Many thanks to SWLing Post contributor and host of Underground Sounds, Kelsie, who writes:
A question I’m regularly asked when talking about our radio show, and radio in general, is why choose independent radio rather than publishing a podcast or streaming playlist?
The answer is not a simple one, but I feel that it’s a powerful one.
Streaming services have made it far easier for new and independent artists to publish music, but publishing is only the first step in exposing new music to a potential audience. The age old problem faced by artists and publishers since the commercialization of music, remains – how does an artist or label get their new music heard?
The sad truth is that the vast majority of artists publishing their music on streaming services such as Spotify, Apple Music, or Tidal, etc., will not get what they’re really looking for, and that’s exposure.
Streaming services present content to their users based on a limited form of mathematical artificial intelligence known as an algorithm. Algorithms work by correlating searches by users with the content of their saved playlists. If users do not know that those new songs exist and have not searched specifically for them, the streaming algorithms will not have enough data on the new releases to suggest them to a wider audience who might like them. As a result of this, people who use streaming services are not exposed to a variety of musical styles and genres, unlike those of us who grew up when terrestrial radio was the dominant format.
While terrestrial radio may still be unencumbered by algorithm-generated playlists, commercial FM and satellite radio have effectively homogenized them over the years, resulting in a similar impact to musical variety. There was a time when radio stations used to allocate time slots for shows hosted by DJ’s that played different genres and styles of music on the same frequency. Since about 2010, the DJ format has become practically extinct.
Most radio stations today play a limited selection of songs and artists based on agreements with the traditional recording industry, resulting in very little variation from station to station at any given time of day. Both frequent listeners of FM or satellite radio can attest that the same songs and artists are played daily, even if they’re played in a different order, and even switching from one station to another during a song will oftentimes result in the listener hearing a different song by the same artist on the other station. This is only getting worse now that the majority of radio stations within the United States are owned by only two major corporations.
The lack of musical variety listeners are exposed to on commercial radio and streaming services lead me to the first part of my answer:
Independent radio is not subject to the homogeneity of commercial radio or streaming services.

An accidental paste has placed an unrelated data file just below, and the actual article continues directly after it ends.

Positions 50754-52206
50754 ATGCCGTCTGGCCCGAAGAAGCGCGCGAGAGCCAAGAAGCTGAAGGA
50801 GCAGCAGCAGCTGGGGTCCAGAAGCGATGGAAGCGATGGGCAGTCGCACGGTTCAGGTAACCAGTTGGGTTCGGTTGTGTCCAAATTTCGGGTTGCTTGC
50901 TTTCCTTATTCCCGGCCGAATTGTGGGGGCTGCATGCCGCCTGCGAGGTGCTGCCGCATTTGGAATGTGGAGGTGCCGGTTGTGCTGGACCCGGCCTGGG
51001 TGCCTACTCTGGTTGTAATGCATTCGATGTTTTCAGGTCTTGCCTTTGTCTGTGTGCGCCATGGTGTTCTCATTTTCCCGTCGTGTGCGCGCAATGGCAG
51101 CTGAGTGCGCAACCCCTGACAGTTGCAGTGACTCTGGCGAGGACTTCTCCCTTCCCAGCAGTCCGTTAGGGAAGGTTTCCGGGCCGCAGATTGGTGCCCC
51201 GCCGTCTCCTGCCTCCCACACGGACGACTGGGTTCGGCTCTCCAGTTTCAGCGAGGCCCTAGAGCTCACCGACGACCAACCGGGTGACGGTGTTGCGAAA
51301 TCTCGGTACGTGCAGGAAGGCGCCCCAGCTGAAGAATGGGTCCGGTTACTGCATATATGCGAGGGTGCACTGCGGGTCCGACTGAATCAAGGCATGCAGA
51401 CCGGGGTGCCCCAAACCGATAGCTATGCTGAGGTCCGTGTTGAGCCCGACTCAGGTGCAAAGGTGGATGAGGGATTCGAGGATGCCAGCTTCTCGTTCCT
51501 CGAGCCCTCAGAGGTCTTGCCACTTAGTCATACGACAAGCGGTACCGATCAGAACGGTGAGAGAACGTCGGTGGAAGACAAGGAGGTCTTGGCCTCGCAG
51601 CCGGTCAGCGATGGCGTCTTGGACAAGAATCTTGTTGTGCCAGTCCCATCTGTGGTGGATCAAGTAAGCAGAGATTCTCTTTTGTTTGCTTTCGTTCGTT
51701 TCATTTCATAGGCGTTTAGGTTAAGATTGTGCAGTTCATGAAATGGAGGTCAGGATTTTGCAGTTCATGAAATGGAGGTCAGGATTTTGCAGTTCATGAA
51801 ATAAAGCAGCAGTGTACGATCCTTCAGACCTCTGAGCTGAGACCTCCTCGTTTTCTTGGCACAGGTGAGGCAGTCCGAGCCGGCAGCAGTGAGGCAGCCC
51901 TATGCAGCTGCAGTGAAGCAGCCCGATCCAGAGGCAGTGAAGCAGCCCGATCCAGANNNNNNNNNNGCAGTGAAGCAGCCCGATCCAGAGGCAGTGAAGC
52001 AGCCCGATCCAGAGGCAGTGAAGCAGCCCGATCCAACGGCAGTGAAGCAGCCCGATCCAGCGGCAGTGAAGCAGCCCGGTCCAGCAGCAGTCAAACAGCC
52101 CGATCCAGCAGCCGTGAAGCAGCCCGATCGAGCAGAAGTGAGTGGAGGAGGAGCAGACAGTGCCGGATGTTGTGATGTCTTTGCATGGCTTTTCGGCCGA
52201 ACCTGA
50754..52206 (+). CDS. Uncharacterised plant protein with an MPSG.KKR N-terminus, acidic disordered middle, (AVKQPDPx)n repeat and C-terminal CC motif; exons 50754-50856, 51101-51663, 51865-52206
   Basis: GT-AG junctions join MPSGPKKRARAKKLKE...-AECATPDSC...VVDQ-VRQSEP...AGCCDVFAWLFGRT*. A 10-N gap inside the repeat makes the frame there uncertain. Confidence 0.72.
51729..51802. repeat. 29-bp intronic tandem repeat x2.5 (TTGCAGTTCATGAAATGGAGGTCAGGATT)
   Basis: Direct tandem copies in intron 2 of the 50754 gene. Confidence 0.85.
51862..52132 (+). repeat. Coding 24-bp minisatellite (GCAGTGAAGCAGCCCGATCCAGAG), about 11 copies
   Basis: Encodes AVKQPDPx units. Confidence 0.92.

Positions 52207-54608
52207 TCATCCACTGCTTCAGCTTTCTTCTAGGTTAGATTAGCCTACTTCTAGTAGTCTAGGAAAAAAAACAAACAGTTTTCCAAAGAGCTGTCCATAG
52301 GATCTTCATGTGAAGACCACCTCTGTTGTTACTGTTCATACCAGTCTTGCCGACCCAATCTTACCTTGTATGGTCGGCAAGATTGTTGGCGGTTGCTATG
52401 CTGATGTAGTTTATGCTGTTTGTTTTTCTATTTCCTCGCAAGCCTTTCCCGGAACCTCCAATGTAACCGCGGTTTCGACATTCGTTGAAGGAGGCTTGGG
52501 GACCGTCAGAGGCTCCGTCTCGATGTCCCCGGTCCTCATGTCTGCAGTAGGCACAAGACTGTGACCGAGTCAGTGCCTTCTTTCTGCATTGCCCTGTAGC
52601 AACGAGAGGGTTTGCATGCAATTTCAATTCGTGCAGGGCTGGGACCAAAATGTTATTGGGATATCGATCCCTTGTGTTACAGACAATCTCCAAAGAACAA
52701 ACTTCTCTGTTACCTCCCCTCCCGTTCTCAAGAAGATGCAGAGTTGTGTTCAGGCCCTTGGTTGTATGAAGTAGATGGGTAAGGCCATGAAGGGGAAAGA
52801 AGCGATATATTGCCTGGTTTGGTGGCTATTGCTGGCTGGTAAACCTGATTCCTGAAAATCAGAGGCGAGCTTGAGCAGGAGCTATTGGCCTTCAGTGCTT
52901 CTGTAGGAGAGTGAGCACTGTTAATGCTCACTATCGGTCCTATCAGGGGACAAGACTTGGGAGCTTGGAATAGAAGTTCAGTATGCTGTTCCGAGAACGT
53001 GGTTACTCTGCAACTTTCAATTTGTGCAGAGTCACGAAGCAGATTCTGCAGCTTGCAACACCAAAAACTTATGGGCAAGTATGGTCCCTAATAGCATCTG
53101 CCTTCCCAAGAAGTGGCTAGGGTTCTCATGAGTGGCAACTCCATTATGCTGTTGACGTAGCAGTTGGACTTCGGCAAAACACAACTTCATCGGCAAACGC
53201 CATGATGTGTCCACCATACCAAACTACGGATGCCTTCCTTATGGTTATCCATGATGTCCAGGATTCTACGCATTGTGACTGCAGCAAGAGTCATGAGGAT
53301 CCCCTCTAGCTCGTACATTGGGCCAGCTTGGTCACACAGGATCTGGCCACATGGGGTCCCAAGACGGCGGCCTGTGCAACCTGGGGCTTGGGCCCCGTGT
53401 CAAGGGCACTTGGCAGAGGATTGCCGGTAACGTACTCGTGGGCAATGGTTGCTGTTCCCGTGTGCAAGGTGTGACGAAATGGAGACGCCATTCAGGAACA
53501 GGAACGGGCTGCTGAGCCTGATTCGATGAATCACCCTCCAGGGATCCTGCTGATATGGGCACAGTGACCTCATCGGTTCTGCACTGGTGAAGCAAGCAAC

This is largely due to the fact that instead of playlists or algorithms, independent stations are usually focused on the communities they serve, and tend to still produce individual shows tailored to different genres and interests. Tuning in at different times of the day exposes listeners to music they just wouldn’t have heard on other formats. Not everyone will like the same songs or artists, but there is usually something for everyone and a priceless opportunity to expand one’s musical horizons.
An explanation of this usually leads to the question, “OK, but why shortwave?”, or, “Isn’t shortwave dead?”
Here is where answer is is a little more complicated.
I’m sure, at least for myself, part of the decision to utilize shortwave broadcasting is based in the nostalgia of listening to broadcasts from all around the world as a child at the peak of the Cold War in Europe, hearing songs in languages I did not understand, often in keys and rhythms unfamiliar to a Western ear, and my particularly fond memories of listening to relays of Casey Kasem’s weekly Top 40 show from back home. As a former musician myself, and an avid shortwave listener who likes to restore vintage radio receivers, I still have almost that same level of excitement when I hear musical styles that I haven’t been exposed to before, and I want to share that with anyone in the world with an ear to listen.
This being said, the most important component of my answer comes down to accessibility.
Shortwave broadcasting is accessible. While independent radio may provide the only remaining viable format for exposing listeners to music from outside the corporate mainstream, independent shortwave radio potentially allows listeners from anywhere in the world to listen to music that they might be actively prevented from hearing in their own countries through various means, such as internet censorship or national broadcasters who only play what their governments mandate or allow.
As Geddy Lee from the band Rush used to sing, “One likes to believe in the freedom of music”.
I know that we certainly do, and I’m sure our opinion is shared by many of the fine music broadcasters on shortwave radio right now. From some of the more notable national broadcasters who pepper their broadcasts with music from their countries, to independent broadcasters such as Over The Horizon Radio, Alt Universe Top 40, VORW, Cruisin’ The Decades, Memphis Weirdos, Pop Shop Radio, Laser Hot Hits, This Is A Music Show, Texas Radio Shortwave, and many, many more who play music that terrestrial or satellite radio won’t play.
While shortwave radio is also going through somewhat of a renaissance right now, in large part due to the current dire situation in Eastern Europe, I think it’s more than that. I feel that large part of it is boredom and apathy with mainstream radio and the coldness of streaming services.
Whatever the reason, what better time than now to listen to shortwave stations from around the world, or even to become a part of the music broadcast resurgence yourselves?